At first glance, GWAS seems to show more promise in identifying SNPs and perhaps groups of genes for some important developmental outcomes such as intelligence and social outcomes such as educational attainments, partly because educational attainment as a social outcome is more closely determined by intelligence. Beyond these traits, however, it is unclear whether GWAS can do any better than classical CGAS based on twin studies. Indeed, even two highly sympathetic reviews have admitted that few of the positive results reporting association between SNPs and social behaviors and outcomes can be replicated (Beahchamp et al. 2011; Benjamin et al. 2012). Worse, these studies have little out-of-sample predictive power.

In light of the difficulty of finding specific genes, some behavioral geneticists now proposed a fourth law: “A typical human behavioral trait is associated with very many genetic variants, each of which accounts for a very small percentage of the behavioral variability” (Charbris et al. 2015). Unfortunately, the fourth law is also seriously flawed because it cannot possibly defend or define what a human behavioral trait is within GWAS. Unless you define a human behavioral trait very broadly, all those associations amount to almost all meaningless correlations.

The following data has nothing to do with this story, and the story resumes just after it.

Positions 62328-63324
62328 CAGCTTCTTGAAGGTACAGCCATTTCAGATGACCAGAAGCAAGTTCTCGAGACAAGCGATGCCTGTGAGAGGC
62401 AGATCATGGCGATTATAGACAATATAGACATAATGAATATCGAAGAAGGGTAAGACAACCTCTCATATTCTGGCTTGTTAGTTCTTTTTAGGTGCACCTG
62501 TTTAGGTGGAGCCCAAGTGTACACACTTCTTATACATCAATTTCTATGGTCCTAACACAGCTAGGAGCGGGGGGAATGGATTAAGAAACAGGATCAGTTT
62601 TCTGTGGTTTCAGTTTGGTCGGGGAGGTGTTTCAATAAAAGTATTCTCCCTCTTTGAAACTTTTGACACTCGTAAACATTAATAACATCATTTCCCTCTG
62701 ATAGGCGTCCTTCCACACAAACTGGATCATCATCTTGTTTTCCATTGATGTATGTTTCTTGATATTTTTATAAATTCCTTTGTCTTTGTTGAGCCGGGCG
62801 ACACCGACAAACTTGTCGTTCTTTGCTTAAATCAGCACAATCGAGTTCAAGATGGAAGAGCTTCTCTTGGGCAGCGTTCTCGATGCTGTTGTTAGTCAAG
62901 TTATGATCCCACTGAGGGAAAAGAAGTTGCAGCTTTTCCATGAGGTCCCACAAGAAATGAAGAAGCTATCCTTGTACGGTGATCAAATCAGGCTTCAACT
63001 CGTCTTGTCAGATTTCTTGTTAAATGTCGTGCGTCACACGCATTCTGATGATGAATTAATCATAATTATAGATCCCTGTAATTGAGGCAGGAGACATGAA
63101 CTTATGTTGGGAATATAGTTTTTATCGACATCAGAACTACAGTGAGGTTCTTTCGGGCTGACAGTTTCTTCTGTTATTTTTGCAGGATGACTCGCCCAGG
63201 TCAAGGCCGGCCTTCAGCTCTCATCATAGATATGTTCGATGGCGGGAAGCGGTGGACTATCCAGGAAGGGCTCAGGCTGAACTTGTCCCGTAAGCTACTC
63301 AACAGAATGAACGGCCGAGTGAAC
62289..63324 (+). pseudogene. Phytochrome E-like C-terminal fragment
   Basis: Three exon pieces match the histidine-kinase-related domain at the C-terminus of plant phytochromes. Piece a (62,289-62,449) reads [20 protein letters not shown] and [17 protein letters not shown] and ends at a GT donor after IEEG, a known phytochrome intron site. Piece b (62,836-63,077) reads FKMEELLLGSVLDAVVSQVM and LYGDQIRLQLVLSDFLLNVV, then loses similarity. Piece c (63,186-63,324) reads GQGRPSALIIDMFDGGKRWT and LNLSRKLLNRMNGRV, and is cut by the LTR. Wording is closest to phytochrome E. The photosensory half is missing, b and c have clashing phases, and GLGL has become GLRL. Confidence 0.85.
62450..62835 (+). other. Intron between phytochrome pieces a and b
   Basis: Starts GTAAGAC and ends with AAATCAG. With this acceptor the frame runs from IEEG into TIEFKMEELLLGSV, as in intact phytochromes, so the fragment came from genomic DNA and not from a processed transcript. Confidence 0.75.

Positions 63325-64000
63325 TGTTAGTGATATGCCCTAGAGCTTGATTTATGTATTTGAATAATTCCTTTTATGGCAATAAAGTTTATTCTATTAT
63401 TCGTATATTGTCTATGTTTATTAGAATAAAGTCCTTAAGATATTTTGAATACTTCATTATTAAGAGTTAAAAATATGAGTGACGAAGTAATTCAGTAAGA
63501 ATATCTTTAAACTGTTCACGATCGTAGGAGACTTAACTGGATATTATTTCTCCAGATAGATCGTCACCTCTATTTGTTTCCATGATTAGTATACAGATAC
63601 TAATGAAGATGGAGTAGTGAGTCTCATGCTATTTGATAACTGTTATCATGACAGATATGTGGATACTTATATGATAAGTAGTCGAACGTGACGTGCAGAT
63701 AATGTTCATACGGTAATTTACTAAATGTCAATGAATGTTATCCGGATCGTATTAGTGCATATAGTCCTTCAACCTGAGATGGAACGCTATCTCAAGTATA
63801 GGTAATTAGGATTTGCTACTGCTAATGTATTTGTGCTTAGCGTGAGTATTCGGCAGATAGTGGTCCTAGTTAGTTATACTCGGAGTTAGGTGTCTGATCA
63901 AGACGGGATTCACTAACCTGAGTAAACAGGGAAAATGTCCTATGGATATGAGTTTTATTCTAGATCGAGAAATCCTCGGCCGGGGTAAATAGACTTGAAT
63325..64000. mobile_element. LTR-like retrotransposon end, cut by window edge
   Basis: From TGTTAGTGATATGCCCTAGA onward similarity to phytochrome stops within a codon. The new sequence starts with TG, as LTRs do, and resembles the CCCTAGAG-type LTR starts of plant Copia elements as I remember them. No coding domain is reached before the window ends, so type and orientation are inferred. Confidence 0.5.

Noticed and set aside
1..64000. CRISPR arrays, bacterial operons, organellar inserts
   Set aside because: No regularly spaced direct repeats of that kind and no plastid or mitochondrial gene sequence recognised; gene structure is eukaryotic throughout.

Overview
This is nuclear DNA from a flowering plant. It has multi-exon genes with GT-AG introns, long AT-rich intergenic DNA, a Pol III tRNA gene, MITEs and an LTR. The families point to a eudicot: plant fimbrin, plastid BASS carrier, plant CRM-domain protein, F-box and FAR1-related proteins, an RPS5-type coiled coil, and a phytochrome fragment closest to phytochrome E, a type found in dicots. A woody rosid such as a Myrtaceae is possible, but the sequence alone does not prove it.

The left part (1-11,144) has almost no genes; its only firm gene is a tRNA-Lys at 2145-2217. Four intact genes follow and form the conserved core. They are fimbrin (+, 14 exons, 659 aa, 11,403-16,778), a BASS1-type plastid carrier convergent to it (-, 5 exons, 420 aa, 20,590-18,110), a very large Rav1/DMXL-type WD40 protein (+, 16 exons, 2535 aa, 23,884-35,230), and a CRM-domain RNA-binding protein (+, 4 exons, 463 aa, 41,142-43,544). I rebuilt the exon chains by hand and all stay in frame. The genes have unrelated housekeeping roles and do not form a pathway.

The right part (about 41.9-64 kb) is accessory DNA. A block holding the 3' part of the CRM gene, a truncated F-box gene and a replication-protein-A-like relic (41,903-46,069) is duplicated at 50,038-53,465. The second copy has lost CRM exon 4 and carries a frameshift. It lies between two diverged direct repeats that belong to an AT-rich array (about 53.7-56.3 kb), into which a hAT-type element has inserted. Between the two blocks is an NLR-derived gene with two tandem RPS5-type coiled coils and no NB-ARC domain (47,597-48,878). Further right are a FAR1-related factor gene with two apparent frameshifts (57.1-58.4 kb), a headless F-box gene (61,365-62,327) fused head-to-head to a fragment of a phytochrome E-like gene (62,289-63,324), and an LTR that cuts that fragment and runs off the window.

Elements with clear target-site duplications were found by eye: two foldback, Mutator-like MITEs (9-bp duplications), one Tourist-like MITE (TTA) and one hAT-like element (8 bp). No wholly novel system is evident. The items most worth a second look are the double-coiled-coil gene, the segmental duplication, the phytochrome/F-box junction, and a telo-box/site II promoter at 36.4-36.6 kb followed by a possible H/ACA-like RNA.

More devastatingly, Richardson (2017a, 2017b) has convincingly shown that with GWAS, some kind of statistical associations (or correlations) between SNPs and some so-called social “behavioral traits” are inevitable but also meaningless (see also Turkheimer 2012) because social stratifications have made social classes and ethnic groups, and endogamy (in the broader sense, say, within class and group) has sustained stratifications. Moreover, many of the key “traits” or social outcomes such as intelligence and educational attainment have been maintained and shaped by social stratifications. Witness the recent case of bribing into top universities by the rich and powerful.’ Such widespread corruption of the elite universities has gone undetected for years, and this fact alone should give us pause about the genetic foundation of educational attainment (and by implication, professional attainment).